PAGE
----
Other then that, I find the document useful as an analysis which discusses how the known threats are potentially mitigated by known mitigations.   There are a few more editing items that can be found, but that can be addressed by the RFC editor.

Section Review of -  Security Threats for the Optimized Link State Routing Protocol version 2 (OLSRv2)


Abstract - ok



Introduction 



1. P2 

<old> operating with the assumption, that participants can

   be "trusted" to behave in a non-destructive way, is utopia.

<suggested>

operating with the assumption, that participants can

   be "trusted" to behave in a non-destructive way, is utopian.



P4

<old>  A first step towards hardening against attacks disrupting the

   connectivity of a network, is to understand the vulnerabilities of

   routing protocol,

<suggested>  A first step towards hardening against attacks disrupting the

   connectivity of a network, is to understand the vulnerabilities of the

   routing protocol,



1.1. OSLRv2 Overview



P1

<old> They are described in the below with sufficient..

<suggested> They are described in the sections below with sufficient..



1.1.1. Neighbour Discovery



Good



1.1.2 MPR Selection



Good



1.2 Link State Advertisement 



OK



1.3 OLSRv2 Attack Vectors



** use of honestly, lie, etc **.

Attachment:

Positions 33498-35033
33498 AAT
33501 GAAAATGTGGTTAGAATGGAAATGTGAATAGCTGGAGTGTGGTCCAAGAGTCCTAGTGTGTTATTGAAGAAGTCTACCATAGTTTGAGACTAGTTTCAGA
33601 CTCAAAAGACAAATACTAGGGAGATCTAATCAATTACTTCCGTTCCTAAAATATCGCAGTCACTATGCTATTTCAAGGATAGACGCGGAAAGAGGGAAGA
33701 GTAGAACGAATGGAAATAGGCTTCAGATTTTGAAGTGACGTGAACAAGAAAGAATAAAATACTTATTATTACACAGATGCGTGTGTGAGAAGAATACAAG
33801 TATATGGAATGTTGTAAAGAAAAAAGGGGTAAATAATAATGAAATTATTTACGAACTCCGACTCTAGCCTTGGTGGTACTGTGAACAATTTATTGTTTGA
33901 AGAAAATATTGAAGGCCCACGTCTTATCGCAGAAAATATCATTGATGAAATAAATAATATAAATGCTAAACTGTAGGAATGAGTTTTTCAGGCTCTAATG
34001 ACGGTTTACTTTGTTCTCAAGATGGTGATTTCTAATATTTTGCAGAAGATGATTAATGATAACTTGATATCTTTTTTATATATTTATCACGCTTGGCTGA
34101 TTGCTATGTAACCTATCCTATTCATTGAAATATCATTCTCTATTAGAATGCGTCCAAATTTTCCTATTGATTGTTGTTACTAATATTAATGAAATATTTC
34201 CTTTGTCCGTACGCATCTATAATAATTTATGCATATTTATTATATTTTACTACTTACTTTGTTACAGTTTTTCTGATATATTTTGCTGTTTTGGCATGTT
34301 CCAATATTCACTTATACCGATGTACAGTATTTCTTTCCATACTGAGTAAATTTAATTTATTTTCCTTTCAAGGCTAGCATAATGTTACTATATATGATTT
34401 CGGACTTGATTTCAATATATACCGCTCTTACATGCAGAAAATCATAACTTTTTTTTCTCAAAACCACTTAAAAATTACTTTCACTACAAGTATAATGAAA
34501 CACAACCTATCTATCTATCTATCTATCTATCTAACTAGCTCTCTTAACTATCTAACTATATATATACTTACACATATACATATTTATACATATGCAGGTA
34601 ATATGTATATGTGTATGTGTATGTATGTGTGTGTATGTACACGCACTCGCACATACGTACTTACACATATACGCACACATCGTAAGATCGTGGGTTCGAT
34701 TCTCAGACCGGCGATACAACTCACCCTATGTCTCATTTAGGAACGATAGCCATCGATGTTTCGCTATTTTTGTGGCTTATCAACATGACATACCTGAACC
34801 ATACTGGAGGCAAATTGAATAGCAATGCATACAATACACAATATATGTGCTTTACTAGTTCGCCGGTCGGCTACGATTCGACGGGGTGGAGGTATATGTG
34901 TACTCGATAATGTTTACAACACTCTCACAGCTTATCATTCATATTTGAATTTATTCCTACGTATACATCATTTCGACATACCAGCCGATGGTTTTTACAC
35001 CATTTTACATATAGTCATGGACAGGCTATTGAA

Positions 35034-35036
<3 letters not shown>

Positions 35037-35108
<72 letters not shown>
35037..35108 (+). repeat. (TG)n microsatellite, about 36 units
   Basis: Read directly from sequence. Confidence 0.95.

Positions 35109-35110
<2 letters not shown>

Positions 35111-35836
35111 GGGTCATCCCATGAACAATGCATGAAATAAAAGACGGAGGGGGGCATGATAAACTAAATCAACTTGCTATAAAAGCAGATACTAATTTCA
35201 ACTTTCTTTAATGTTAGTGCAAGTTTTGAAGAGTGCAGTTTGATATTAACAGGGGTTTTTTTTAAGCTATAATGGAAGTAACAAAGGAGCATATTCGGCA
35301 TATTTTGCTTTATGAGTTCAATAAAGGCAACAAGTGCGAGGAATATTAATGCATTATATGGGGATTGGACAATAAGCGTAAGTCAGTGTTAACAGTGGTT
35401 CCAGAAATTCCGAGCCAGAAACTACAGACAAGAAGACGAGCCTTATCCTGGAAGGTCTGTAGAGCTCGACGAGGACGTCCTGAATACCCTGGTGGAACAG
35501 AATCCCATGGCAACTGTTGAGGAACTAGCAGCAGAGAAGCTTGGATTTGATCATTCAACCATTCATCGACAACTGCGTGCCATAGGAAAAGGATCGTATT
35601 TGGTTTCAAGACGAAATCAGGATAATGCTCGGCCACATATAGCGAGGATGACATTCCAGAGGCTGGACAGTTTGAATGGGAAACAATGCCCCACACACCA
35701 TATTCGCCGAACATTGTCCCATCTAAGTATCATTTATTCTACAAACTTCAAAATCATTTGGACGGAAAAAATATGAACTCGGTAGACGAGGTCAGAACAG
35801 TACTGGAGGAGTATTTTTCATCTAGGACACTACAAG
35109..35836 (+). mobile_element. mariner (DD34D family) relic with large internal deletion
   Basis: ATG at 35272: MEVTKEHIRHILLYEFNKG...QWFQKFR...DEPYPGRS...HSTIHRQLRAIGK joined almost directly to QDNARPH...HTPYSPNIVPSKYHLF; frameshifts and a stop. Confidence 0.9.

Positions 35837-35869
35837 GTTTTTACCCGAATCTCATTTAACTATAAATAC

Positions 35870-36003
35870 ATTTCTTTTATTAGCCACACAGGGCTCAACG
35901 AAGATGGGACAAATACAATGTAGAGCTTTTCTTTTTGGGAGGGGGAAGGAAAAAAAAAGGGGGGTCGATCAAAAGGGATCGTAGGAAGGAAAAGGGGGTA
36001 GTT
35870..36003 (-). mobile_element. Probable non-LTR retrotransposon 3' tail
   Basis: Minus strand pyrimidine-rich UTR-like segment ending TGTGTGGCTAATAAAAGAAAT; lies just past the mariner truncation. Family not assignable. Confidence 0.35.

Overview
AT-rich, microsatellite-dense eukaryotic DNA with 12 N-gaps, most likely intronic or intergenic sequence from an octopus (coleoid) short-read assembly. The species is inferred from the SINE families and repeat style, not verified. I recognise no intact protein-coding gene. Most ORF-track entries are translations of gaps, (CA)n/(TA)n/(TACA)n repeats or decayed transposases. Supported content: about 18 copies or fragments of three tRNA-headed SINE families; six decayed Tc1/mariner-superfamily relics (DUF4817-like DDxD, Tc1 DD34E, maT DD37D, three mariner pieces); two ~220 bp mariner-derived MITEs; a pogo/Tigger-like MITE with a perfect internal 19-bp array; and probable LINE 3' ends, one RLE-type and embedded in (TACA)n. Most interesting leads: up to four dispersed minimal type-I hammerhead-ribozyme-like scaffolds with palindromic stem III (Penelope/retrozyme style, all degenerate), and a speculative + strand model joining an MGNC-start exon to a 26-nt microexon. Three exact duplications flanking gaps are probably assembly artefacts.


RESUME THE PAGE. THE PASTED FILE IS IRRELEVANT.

2. Terminology



** for compromised router, it’s possible that only surveillance is the goal (may not actually send erroneous or incorrect information) ** . This may not be detectable, but dangerous none-the-less.



3. Topology Map Acquisition



OK



3.1 Attack on Jittering



OK



3.2 Hop-Count and Hop-limit Attacks



OK



3.2.1 Modifying the Hop Limit



OK



3.2.2 Modifying the Hop Count



OK



4. Effective Topology



OK



4.1 Incorrect Forwarding



** IP forwarding can also be turned of on commercial routers as well via config - quite easily **  Likely ops level mitigation needed.



4.2 Wormholes



** comment on section above.  **



4.3 Sequence Number Attacks



P1

<comment> Not sure the word “fresher” in the sentence “long paths or other delays, is not allowed to

   overwrite fresher information” is the best choice.  Technically, the latter arriving message due to delay/etc is fresher from the receivers point of view, but less desirable given the delay or path.



4.3.1 Message Sequence Number



<comment> similar to above comment, perhaps “recent” is a better word to use vs. “Fresh” in the sentence “”Routers will retain this larger ANSN as "the most fresh information" and …””



4.4 Indirect Jamming 



OK



5. Inconsistent Topologies



OK



5.1 Identity Spoofing



OK



5.2 Link Spoofing



OK



5.2.1 Inconsistent Topology Maps due to Link State Advertisements 



6. Mitigation of Security Vulnerabilities for OLSRv2



OK



6.1 Inherent OLSRv2 Resilience



OK



6.2 Resilience by using RFC7183 with OLSRv2



OK



6.2.1 Topology Map Acquisition



OK



6.2.2 Effective Topology



OK



6.2.3 Inconsistent Topology